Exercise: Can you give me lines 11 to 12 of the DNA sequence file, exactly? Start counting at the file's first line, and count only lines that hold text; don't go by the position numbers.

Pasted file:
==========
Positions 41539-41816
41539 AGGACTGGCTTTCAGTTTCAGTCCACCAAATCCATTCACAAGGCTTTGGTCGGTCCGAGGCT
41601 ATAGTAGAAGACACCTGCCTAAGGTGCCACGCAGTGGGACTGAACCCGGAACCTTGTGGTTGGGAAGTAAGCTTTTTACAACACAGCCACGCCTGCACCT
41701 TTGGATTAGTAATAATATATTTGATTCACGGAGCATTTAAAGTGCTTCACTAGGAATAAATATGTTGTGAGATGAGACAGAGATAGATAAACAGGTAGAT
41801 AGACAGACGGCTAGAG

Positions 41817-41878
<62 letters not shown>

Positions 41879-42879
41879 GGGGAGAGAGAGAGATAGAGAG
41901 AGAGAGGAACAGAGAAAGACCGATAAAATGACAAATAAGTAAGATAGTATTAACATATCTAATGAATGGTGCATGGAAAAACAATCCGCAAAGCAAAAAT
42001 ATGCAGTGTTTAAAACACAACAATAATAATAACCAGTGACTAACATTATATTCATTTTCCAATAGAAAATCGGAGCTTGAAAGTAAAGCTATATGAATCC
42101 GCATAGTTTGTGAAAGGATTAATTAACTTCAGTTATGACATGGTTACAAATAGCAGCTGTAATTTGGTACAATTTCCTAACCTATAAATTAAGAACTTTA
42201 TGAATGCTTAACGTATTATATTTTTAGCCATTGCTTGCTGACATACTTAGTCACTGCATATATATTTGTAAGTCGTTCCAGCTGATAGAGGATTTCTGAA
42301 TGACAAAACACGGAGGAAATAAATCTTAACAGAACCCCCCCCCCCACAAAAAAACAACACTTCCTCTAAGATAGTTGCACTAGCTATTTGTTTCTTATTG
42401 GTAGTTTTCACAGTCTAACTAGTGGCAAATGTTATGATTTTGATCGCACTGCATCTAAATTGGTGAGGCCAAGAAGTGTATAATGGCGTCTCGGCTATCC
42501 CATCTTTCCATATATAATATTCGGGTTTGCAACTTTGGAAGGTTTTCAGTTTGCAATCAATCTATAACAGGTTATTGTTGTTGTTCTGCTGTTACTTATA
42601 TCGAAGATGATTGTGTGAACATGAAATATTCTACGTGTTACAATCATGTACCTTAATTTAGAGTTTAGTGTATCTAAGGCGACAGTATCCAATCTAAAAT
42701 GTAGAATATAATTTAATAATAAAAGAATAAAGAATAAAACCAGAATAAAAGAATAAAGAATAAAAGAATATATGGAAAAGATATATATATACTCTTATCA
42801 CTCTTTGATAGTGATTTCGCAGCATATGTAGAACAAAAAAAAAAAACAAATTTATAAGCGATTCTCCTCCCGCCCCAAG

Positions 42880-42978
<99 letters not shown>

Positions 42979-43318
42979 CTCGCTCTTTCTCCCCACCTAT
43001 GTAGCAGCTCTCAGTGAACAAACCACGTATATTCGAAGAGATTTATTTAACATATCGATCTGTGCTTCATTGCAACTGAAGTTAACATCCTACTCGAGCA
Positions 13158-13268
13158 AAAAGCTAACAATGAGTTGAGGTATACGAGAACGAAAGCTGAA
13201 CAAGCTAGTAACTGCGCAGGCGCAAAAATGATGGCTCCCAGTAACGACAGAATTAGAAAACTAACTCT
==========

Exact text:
42001 ATGCAGTGTTTAAAACACAACAATAATAATAACCAGTGACTAACATTATATTCATTTTCCAATAGAAAATCGGAGCTTGAAAGTAAAGCTATATGAATCC
42101 GCATAGTTTGTGAAAGGATTAATTAACTTCAGTTATGACATGGTTACAAATAGCAGCTGTAATTTGGTACAATTTCCTAACCTATAAATTAAGAACTTTA